[The Rock School House]
The Rock School, erected in 1884, was Mineral Wells' first public school. It was last used in 1957 as a band hall. It was leased to the Mineral Wells Heritage Association in 1974, renovated and converted to a museum dedicated to the preservation of the history of the City of Mineral Wells. This picture appears to have been taken at the time of its renovation and conversion, as the worker on the ladder makes evident. The bell tower has been enclosed, and window screens and doors have been painted or replaced. The property now belongs to the Fifty Year Club, but the museum is still operated by the non-profit Heritage Association. texashistory.unt.edu/ark:/67531/metapth25048/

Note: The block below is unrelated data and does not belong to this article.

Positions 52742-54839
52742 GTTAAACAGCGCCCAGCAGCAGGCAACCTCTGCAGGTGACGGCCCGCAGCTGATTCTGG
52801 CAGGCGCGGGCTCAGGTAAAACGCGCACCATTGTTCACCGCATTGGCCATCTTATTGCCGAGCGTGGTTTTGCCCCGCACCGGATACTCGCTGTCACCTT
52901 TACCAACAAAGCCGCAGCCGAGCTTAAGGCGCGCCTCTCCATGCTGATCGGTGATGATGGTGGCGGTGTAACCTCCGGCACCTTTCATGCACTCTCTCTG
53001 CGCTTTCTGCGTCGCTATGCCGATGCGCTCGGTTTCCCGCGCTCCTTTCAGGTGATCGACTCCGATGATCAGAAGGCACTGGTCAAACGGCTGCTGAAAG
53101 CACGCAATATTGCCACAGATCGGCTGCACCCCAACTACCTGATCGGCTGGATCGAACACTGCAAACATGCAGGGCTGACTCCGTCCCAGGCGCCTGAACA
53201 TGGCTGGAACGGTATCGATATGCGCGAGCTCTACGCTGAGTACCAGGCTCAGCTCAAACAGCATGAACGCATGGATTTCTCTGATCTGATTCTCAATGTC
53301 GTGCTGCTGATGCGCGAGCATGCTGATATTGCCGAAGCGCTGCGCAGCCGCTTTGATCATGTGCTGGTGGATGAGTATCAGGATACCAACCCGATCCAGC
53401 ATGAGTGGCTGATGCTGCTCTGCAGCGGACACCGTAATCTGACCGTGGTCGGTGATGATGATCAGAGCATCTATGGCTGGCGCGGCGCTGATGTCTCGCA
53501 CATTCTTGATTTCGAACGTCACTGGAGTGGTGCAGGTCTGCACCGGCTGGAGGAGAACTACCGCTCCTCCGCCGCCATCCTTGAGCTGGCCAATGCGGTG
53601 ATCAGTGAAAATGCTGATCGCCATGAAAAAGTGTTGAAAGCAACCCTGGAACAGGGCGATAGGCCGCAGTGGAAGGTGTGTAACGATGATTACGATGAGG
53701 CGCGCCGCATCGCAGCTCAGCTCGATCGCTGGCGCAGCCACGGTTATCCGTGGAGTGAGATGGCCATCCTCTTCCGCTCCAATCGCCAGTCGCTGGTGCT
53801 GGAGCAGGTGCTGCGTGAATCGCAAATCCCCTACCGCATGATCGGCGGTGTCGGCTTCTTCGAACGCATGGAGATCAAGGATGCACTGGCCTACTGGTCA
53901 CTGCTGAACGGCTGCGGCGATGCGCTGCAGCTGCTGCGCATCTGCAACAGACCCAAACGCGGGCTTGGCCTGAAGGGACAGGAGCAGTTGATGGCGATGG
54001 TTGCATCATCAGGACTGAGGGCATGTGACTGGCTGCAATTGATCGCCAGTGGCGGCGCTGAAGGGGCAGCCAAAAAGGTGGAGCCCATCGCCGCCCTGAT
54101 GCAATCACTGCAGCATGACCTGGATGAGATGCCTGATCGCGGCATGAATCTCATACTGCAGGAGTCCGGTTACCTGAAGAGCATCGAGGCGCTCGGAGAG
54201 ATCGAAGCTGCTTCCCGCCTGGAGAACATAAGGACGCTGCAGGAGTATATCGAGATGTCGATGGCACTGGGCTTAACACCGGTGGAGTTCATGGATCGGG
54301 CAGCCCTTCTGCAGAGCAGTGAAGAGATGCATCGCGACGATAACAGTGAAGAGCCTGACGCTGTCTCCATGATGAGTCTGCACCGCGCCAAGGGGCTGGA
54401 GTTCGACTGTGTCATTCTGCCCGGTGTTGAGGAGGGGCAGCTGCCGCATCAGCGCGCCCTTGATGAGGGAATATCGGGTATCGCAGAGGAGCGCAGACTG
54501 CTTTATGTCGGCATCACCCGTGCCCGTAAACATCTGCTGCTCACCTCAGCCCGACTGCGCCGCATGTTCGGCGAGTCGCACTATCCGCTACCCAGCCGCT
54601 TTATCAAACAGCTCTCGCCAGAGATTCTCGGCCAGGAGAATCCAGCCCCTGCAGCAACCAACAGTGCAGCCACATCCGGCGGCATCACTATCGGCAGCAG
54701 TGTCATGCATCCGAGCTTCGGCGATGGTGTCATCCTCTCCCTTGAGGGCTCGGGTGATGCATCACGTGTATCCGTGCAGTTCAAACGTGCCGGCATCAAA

[The Thompson House, at 215 NE 2nd Street]
Photograph of the front of the Thompson House (later the "Cunningham House"), a two-story, Queen Anne-style home located at 215 NE 2nd Street in Mineral Wells, Texas, just north of the Baker Hotel. Architectural elements include decorative woodwork around the eaves in the gable ends and across the front porch. texashistory.unt.edu/ark:/67531/metapth16175/